Philosophy

The Anticancer Lifestyle

It was the first appointment with my patient after her diagnosis of uterine cancer and subsequent total hysterectomy. The prognosis was good: stage 1A with no lymph involvement. During her intake, I inquired if she was ready to adopt an anti-cancer lifestyle following this shake-up. It didn’t take long to recognize that she didn’t have a clear sense of what that involved, save for not using chemical herbicides anymore.

“Beware the Barrenness of a Busy Life”

Some permutation of the sentiment of being busy is a common answer to the question, “How are you?” Busy started being worn as a badge of honor at the same time in history that burn-out was categorized as an “occupational phenomenon” by the World Health Organization.

The Cancer Continuum: Finding Your Own Way

Take a moment and expand on what constitutes a cancer-promoting or anti-cancer lifestyle; think beyond that black-and-white dichotomy.

What Is Functional Medicine?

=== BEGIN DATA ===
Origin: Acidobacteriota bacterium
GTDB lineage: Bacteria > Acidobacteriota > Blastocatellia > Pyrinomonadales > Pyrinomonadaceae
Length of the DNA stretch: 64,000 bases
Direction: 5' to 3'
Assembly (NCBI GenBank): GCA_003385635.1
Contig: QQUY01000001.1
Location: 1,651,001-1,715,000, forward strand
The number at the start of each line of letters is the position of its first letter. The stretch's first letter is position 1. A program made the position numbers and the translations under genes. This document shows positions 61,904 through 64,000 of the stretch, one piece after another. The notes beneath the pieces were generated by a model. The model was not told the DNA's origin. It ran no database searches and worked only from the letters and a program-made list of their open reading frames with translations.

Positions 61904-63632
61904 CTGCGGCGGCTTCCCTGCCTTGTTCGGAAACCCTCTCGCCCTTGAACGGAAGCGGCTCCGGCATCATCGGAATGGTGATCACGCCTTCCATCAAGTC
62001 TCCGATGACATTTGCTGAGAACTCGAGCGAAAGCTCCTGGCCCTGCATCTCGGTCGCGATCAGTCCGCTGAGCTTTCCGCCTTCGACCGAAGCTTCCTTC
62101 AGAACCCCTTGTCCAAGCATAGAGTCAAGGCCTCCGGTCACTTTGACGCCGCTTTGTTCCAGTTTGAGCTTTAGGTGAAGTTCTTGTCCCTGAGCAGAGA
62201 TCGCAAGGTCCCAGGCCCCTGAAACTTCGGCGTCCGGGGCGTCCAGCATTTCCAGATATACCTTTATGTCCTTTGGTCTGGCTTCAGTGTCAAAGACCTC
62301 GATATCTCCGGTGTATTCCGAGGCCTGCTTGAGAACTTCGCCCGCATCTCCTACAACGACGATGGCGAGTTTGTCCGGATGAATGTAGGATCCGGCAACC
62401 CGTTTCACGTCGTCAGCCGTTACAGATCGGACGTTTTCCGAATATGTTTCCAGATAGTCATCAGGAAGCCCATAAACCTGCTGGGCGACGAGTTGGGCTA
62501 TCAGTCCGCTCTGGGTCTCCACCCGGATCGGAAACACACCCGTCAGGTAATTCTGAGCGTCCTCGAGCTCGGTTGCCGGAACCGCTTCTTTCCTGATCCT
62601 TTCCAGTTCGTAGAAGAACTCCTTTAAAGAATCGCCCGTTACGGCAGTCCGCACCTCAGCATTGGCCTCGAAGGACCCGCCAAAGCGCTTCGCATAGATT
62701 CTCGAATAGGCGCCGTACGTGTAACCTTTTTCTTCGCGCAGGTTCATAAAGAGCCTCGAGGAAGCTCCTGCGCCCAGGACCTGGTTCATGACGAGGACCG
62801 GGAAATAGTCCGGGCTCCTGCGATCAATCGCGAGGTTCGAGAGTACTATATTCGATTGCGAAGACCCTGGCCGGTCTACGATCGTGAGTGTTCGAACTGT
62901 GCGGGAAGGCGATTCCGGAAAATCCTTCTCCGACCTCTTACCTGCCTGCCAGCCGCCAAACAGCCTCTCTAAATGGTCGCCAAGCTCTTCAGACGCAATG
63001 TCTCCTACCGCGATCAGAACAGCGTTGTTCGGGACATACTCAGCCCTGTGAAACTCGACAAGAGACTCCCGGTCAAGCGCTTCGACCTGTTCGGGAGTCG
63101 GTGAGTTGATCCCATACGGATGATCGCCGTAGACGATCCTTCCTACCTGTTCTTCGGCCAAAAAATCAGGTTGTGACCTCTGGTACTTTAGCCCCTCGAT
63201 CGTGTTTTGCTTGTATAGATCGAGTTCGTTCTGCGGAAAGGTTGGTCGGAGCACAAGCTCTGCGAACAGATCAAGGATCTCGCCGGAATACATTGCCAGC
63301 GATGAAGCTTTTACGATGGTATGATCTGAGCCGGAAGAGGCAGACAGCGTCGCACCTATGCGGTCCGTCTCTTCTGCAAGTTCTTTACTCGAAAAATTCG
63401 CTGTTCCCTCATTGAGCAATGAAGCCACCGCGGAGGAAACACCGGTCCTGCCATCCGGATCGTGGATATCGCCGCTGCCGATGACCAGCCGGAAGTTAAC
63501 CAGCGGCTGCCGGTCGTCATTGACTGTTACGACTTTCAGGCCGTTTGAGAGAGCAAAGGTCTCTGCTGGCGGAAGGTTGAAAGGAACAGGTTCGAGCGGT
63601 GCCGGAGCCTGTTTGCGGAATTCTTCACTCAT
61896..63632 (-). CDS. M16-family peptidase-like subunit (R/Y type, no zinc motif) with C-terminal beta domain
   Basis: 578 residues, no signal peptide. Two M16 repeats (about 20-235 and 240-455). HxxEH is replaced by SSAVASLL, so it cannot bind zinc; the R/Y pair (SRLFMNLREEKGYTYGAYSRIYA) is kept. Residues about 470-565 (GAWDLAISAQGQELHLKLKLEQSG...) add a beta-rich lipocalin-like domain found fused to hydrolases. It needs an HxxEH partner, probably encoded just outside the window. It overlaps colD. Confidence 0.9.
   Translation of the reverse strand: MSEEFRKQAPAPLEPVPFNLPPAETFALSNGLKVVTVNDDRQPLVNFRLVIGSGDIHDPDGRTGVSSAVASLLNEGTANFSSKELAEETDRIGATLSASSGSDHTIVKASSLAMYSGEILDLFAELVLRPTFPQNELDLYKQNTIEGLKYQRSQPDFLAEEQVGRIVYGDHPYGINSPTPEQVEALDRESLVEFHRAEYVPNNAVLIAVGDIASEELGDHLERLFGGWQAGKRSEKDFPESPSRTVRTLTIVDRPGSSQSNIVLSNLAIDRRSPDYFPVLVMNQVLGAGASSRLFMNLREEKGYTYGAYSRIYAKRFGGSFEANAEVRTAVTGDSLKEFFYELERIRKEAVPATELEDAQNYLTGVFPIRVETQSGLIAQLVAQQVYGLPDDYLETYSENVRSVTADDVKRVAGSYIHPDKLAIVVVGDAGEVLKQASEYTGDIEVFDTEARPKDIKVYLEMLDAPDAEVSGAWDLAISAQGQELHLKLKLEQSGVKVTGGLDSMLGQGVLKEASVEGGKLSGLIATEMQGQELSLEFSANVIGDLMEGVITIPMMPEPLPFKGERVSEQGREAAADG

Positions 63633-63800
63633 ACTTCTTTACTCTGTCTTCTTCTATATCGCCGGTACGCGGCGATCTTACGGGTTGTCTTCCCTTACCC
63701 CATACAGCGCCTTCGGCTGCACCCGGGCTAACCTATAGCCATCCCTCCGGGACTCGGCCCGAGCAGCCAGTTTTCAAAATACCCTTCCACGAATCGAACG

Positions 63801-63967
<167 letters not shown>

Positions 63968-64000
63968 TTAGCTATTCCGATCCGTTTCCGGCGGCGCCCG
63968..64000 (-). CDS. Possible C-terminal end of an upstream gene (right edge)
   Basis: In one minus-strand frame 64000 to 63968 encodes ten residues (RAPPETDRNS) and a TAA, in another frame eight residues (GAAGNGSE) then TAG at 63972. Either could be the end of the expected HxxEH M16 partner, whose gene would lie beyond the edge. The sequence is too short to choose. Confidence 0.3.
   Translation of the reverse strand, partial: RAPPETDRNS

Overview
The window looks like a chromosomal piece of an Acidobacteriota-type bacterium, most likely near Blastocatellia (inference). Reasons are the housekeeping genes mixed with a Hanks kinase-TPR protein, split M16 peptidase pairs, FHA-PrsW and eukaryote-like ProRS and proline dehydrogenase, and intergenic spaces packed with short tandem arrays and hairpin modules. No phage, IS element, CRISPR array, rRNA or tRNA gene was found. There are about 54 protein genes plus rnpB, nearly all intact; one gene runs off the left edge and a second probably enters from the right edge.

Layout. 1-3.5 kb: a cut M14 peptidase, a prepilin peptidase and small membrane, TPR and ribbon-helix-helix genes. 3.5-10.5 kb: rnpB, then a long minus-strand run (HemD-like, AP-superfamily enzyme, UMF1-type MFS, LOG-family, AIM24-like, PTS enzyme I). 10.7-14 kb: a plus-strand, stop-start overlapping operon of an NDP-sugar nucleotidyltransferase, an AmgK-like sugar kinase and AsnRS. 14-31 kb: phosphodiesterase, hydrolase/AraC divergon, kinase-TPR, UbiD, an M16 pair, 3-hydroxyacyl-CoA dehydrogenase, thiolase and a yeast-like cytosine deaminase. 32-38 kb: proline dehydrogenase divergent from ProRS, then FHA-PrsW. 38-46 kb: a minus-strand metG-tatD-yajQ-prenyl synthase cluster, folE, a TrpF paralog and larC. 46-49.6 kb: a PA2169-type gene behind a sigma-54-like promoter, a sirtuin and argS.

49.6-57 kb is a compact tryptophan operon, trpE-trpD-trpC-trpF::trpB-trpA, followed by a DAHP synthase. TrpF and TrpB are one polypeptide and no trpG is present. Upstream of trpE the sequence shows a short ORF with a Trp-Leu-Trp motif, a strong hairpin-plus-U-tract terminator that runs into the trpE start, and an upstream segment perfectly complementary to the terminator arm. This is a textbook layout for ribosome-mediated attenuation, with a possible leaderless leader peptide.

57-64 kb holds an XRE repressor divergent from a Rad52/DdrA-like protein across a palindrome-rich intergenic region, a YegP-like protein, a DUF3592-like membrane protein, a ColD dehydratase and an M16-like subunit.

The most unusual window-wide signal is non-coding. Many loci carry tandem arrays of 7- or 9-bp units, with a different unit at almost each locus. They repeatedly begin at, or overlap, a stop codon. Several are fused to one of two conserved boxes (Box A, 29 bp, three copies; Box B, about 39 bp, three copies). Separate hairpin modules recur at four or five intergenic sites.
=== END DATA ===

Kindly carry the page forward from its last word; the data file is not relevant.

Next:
There has been a movement within allopathic medicine to adopt a holistic model in their paradigm. This gave rise to functional medicine, practiced by a new generation of integrative physicians, having great success in esteemed medical centers such as Cleveland Clinic.

Getting the Correct Diagnoses—All of Them

I have great reverence for the scientific method and one of its beneficiaries, conventional Western medicine (immunotherapy played a role in my cancer journey). Yet conventional medicine sometimes fails to address the whole person—body, mind, spirit—through its reductionist lens. For that piece of the healing puzzle, many turn to practitioners of holistic medicine, such as naturopathy and Chinese medicine.

Accumulating Cancer: Little Compromises and Big Implications

What if cancer, like so many chronic diseases, is an accumulation of little compromises? 

Sometimes cancer has a big, blatant cause—like radiation exposure. Other times the cause is unclear and its inception insidious. Without an obvious etiology, conventional oncology tends to default to badly behaving genes as the cause of malignancy.